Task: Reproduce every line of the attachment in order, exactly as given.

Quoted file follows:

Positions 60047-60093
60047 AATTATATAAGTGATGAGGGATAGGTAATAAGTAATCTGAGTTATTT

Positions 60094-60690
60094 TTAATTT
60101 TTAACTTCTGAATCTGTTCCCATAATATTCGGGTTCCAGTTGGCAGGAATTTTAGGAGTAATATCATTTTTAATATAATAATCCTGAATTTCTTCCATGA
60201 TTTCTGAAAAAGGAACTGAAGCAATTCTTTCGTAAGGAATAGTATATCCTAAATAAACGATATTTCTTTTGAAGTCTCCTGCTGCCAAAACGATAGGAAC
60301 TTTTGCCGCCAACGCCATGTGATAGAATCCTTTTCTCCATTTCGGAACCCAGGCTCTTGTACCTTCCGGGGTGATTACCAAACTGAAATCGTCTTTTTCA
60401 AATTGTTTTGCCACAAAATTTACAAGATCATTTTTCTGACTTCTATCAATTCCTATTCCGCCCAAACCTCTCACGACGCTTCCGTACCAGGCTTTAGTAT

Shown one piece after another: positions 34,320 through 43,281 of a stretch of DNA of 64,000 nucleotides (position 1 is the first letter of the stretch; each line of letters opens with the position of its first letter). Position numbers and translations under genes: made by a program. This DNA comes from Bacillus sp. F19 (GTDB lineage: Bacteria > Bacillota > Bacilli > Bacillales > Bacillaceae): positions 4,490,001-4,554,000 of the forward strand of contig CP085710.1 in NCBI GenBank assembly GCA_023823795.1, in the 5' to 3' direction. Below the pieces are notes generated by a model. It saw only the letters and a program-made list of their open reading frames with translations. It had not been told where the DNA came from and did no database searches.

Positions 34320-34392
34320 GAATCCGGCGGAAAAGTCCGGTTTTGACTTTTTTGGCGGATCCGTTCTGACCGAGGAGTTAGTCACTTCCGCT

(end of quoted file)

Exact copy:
Positions 60047-60093
60047 AATTATATAAGTGATGAGGGATAGGTAATAAGTAATCTGAGTTATTT

Positions 60094-60690
60094 TTAATTT
60101 TTAACTTCTGAATCTGTTCCCATAATATTCGGGTTCCAGTTGGCAGGAATTTTAGGAGTAATATCATTTTTAATATAATAATCCTGAATTTCTTCCATGA
60201 TTTCTGAAAAAGGAACTGAAGCAATTCTTTCGTAAGGAATAGTATATCCTAAATAAACGATATTTCTTTTGAAGTCTCCTGCTGCCAAAACGATAGGAAC
60301 TTTTGCCGCCAACGCCATGTGATAGAATCCTTTTCTCCATTTCGGAACCCAGGCTCTTGTACCTTCCGGGGTGATTACCAAACTGAAATCGTCTTTTTCA
60401 AATTGTTTTGCCACAAAATTTACAAGATCATTTTTCTGACTTCTATCAATTCCTATTCCGCCCAAACCTCTCACGACGCTTCCGTACCAGGCTTTAGTAT

Shown one piece after another: positions 34,320 through 43,281 of a stretch of DNA of 64,000 nucleotides (position 1 is the first letter of the stretch; each line of letters opens with the position of its first letter). Position numbers and translations under genes: made by a program. This DNA comes from Bacillus sp. F19 (GTDB lineage: Bacteria > Bacillota > Bacilli > Bacillales > Bacillaceae): positions 4,490,001-4,554,000 of the forward strand of contig CP085710.1 in NCBI GenBank assembly GCA_023823795.1, in the 5' to 3' direction. Below the pieces are notes generated by a model. It saw only the letters and a program-made list of their open reading frames with translations. It had not been told where the DNA came from and did no database searches.

Positions 34320-34392
34320 GAATCCGGCGGAAAAGTCCGGTTTTGACTTTTTTGGCGGATCCGTTCTGACCGAGGAGTTAGTCACTTCCGCT